Mark and Ruth look at the growing fashion for re-writing Bills mid-air as they pass through Parliament, adding on all sorts of policy bells and whistles at the last minute.
MPs can propose amendments only to the first Budget Ways and Means motion. Any of the other Budget motions can be voted upon but they cannot be amended. This is because under Standing Order No. 51(3) where there is a series of motions the second and subsequent motions have to be put ‘forthwith’ – that is, without amendment or debate.
This guide is part of the collection: How does Parliament authorise the Government's taxation plans? A procedural guide to the Budget process
An amendment to the first Budget motion must be tabled, selected and moved, in order for a vote on an amendment to take place.
The rules of order for amendments engage the constitutional principle of the financial initiative of the Crown. This precludes Parliament from seeking to impose taxes (or grant permission for public expenditure) unless requested to do so by the government.
MPs who are not Ministers therefore cannot increase ‘a charge upon the people’, extend the objects and purposes of a charge, or relax the conditions and qualifications set out by the government when recommending a charge, as this would trespass on the constitutional preserve of the government.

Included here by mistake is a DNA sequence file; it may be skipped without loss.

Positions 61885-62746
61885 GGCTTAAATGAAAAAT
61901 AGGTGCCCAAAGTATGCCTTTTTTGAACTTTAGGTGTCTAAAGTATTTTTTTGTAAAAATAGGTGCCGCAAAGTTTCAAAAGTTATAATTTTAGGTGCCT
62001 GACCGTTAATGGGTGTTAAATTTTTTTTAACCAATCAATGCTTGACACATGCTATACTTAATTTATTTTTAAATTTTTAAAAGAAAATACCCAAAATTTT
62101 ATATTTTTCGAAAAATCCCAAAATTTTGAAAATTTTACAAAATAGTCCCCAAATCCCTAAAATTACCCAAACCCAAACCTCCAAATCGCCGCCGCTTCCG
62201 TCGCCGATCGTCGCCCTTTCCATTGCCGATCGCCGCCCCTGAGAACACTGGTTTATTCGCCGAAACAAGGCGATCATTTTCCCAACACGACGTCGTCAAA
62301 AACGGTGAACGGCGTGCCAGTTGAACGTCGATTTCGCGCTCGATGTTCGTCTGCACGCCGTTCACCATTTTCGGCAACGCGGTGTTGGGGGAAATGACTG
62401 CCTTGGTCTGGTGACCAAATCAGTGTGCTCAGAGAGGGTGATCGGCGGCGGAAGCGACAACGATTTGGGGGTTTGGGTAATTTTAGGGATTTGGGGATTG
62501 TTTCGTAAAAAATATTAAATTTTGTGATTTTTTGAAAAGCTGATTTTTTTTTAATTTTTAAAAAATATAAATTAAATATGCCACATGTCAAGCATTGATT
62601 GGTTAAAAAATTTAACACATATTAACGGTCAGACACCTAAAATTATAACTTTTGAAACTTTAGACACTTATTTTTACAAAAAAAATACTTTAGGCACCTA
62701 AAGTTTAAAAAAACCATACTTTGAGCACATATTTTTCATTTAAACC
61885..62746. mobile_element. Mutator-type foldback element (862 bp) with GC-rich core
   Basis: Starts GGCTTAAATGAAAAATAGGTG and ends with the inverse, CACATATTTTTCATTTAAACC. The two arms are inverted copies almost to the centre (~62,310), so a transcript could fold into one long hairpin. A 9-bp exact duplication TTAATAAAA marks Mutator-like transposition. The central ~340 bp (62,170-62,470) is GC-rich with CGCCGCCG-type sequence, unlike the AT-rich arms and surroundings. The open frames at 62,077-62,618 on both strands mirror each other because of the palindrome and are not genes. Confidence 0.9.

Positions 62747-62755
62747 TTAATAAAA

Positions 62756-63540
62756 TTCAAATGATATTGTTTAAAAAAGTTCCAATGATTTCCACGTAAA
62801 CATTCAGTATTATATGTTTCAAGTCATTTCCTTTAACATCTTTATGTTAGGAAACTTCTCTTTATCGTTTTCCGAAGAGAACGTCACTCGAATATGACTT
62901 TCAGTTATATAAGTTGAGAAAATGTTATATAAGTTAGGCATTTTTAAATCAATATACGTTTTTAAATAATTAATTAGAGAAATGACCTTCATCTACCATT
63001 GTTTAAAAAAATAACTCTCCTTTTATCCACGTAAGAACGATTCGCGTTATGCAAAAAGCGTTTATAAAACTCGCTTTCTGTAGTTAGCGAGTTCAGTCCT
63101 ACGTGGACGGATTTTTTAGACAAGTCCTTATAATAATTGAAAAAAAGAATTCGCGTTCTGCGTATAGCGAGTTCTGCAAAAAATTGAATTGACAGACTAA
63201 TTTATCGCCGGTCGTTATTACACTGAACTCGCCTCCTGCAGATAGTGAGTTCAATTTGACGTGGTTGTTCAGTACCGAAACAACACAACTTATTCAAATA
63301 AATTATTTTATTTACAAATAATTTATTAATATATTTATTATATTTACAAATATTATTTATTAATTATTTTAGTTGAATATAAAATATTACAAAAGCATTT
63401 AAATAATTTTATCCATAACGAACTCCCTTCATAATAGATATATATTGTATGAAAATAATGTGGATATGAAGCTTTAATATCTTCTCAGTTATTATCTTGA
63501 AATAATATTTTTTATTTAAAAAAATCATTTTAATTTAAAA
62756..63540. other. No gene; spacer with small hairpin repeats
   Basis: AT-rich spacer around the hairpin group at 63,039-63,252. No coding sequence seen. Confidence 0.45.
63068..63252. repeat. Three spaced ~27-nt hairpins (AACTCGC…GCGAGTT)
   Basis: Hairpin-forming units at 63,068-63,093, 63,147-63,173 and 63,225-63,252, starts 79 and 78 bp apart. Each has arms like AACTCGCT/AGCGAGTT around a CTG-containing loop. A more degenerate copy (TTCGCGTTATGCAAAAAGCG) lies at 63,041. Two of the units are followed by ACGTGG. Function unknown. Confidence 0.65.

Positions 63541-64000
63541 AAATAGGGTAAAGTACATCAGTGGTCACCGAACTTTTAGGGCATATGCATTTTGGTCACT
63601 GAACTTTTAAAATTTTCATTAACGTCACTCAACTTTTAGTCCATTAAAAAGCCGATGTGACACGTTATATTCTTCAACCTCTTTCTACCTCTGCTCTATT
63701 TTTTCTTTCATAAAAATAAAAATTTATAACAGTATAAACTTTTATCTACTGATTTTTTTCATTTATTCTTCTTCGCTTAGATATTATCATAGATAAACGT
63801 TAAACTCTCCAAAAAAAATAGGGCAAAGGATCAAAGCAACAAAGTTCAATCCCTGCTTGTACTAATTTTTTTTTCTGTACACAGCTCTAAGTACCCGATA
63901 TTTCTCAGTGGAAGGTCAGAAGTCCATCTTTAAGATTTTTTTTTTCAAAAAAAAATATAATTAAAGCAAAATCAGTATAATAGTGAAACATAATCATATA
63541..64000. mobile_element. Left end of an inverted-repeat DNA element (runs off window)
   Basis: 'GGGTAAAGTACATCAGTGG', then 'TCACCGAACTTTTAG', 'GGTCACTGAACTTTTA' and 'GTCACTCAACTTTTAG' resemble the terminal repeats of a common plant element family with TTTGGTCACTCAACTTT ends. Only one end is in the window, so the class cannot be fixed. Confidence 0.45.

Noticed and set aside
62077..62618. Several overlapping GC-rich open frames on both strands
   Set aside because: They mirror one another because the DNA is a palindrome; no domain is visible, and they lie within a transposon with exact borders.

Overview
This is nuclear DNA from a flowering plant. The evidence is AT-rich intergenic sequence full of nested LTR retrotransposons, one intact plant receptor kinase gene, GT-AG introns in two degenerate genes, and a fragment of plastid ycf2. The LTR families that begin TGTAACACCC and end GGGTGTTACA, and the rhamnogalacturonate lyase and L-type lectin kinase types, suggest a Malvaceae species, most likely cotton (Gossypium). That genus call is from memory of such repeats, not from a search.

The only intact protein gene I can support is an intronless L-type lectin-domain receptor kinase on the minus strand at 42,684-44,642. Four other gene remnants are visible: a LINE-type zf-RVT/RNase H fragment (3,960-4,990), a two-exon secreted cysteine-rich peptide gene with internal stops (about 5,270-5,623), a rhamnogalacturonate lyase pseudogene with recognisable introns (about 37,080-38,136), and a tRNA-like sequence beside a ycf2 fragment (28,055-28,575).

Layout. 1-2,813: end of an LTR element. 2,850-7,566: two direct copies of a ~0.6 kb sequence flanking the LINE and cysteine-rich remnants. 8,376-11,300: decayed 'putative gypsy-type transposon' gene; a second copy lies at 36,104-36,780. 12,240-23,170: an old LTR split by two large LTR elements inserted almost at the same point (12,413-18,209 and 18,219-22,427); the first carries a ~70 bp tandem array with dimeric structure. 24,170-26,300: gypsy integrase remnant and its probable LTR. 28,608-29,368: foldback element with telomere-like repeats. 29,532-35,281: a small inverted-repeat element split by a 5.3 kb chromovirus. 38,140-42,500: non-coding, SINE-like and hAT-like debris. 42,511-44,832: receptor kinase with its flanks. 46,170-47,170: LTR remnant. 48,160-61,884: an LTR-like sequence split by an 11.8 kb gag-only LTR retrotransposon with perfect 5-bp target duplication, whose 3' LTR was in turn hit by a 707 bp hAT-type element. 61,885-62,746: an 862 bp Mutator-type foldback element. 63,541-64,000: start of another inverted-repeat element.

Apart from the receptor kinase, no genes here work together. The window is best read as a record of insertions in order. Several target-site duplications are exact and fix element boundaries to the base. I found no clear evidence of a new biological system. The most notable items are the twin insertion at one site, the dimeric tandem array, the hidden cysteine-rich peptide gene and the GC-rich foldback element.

MPs can seek only to reduce a tax rate or increase a tax relief, provided that the result of their amendment is not an increase in the charge (compared to the situation prior to their proposed change).
The scope for amendment is determined by the scope of the first and only amendable Ways and Means motion tabled at the start of the debate.
Historically, this motion has often taken the form of an ‘Amendment of the Law’ motion. This usually contains the statement that:
“it is expedient to amend the law with respect to the National Debt and the public revenue and to make further provision in connection with finance”.
Provisions to restrict the scope are usually also incorporated into the motion so the room for MPs to amend it is quite limited. However, this motion does enable the opposition – or indeed government backbenchers – to table amendments setting out alternative tax provisions which can, if selected, then be debated and voted on.
If the Government chooses not to table an Amendment of the Law motion, then the first Ways and Means motion generally takes the form of a motion for the charging of income tax. This usually contains the statement:
"That income tax is charged for the tax year [2021-22].
And it is declared that it is expedient in the public interest that this Resolution should have statutory effect under the provisions of the Provisional Collection of Taxes Act 1968."
For an amendment to this motion to be selected it must concern the annual charge on income tax. The scope for amendment is thus very limited.
Historically, the tabling of an Amendment of the Law motion has been the norm, except where Budgets have taken place shortly after a general election or when the dissolution of Parliament is anticipated (May 1929; February 1974; May 1997; May 2010; June 2017).